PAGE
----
EL PASO, Texas — The DJ gives her a formal introduction. Adrenaline floods her veins as she takes center stage. The lights dim down and the music begins to blare and she begins to strip. Men gather around the platform waving dollar bills at her.
This is a typical night for Melissa (she asked that her real name not be used) who took up exotic dancing four years ago as a way to pay for her college education and have free time to raise her daughter.
“I can work about six days out of the month and make enough to cover all my bills,” she said.
Stripping can take on many different meanings, she says. For the audience it means booze, lap dances and a good time with the boys, but for Melissa it means much more. That is how she pays her tuition, gets financial stability and the extra time to be with her daughter.
Before taking up dancing, Melissa was a manager for a Movie Gallery store. She worked 12-18 hours a day, seven days a week. After six months without a break the long hard hours took their toll. Her job consumed her life. But now, thanks to stripping, this single mother has a lot more time to enjoy her life.
“I turned to stripping and I learned to ignore society’s views and judgments against my job, which used to make me feel guilty and ashamed. I allowed myself to take advantage of what stripping can offer.”
A typical day for Melissa is one that most parents and college students dream of. She doesn’t have a set time or day when she works so she can come and go as she pleases. This allows her to visit her daughter at school several times a week and take on many activities that many parents working an 8-to-5 job can’t do.
For any typical college student, working and going to school is a difficult juggling act. But not for Melissa, “If I need extra time for school, I simply do not go to work.” She sets her own hours.
During women’s history month in March, Melissa did something she had never done before. She came forth for the first time to speak to an audience of strangers about her profession. She was approached by her professor to be part of a panel that covered issues pertaining to women in the sex industry. Hesitant and uneasy at first, Melissa followed through with it.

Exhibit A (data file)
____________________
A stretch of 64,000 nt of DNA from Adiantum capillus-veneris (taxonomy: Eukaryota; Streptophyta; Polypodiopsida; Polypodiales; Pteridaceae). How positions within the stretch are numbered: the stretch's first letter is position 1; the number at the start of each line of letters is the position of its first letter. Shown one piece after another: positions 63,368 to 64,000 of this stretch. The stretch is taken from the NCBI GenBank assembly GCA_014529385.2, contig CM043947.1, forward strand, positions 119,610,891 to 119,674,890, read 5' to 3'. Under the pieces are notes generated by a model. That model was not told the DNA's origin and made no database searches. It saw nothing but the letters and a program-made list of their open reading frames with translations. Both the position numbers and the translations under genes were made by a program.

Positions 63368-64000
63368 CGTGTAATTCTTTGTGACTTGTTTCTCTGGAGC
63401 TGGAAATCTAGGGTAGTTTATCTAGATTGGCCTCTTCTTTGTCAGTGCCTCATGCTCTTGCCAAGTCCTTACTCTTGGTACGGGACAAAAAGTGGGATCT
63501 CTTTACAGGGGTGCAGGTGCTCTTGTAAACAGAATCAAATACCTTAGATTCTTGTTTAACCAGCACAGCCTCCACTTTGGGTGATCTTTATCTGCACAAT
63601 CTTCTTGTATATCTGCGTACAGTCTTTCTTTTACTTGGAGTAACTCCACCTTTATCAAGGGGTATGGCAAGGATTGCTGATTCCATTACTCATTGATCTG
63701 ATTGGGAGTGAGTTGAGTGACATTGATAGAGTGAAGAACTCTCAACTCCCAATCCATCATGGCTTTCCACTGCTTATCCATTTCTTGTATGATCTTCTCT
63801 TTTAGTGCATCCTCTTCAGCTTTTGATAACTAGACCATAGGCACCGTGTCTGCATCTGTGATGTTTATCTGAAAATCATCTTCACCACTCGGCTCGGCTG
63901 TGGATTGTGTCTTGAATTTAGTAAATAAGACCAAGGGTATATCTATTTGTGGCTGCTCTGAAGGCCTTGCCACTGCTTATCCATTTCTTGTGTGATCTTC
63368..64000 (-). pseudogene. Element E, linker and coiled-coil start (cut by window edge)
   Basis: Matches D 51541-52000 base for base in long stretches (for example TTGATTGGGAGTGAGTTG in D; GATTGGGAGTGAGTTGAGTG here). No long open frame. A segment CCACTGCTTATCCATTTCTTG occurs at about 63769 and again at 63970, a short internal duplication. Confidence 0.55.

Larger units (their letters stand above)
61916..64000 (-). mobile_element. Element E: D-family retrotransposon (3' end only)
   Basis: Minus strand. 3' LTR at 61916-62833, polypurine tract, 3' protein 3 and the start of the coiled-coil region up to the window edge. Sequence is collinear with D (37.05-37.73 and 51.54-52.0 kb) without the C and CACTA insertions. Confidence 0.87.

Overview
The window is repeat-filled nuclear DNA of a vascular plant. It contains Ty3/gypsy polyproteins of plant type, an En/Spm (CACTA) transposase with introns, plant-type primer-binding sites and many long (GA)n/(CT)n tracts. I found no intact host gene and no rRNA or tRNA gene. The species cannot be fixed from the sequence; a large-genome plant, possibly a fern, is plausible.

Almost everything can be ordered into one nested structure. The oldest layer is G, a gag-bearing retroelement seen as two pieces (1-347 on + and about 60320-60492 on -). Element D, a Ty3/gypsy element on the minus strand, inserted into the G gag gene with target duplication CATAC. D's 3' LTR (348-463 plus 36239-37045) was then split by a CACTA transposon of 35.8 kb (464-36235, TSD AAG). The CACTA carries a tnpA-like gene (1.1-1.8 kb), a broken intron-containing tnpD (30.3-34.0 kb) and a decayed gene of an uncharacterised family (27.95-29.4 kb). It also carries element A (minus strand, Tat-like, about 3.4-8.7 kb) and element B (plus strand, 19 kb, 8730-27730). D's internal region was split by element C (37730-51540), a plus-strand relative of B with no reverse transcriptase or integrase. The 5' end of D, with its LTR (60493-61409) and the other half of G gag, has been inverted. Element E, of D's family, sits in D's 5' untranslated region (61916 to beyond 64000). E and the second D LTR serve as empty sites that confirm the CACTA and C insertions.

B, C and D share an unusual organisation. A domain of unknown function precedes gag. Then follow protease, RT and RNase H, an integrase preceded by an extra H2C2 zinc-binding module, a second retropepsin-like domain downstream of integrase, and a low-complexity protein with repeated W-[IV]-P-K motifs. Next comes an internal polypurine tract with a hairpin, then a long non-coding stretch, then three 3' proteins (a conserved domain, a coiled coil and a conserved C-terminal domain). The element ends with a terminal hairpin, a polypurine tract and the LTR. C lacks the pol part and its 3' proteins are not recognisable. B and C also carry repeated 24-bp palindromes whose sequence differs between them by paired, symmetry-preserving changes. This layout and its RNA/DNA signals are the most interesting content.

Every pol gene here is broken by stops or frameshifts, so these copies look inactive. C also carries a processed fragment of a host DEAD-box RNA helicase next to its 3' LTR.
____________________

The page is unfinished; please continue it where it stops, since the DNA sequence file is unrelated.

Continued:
“I wanted to send the message that all strippers are just like anyone else and maybe if they people realize this we won’t be cast as the social leper.”
Most women think that stripping should be frowned upon, but in her discussion, Melissa affirmed that the husbands of those same women may not be regulars but they do attend strip clubs.
Melissa explained that surprisingly a lot of men in strip clubs just like to talk and from her perspective they, not the strippers, are exploited by the experience. Each song lasts about three and half minutes so during this time Melissa gives the clients the impression that she is interested in what they are saying. Come time for the next song, she collects her money and moves on to the next customer.
Melissa is now reaching out by explaining her choices to other classes at UTEP. These presentations are a steppingstone toward her college degree and then to a master’s degree. She said she wants to look into speaking to higher profile panels across the country and continue raising awareness about her profession.
“Some of the ladies I work with are the smartest people I have ever met. What I’m trying to do with this little bit of personal information and sharing my experiences is not to recruit more strippers, but to help minimize the stigma and humanize who we are inside and outside the club,” she said.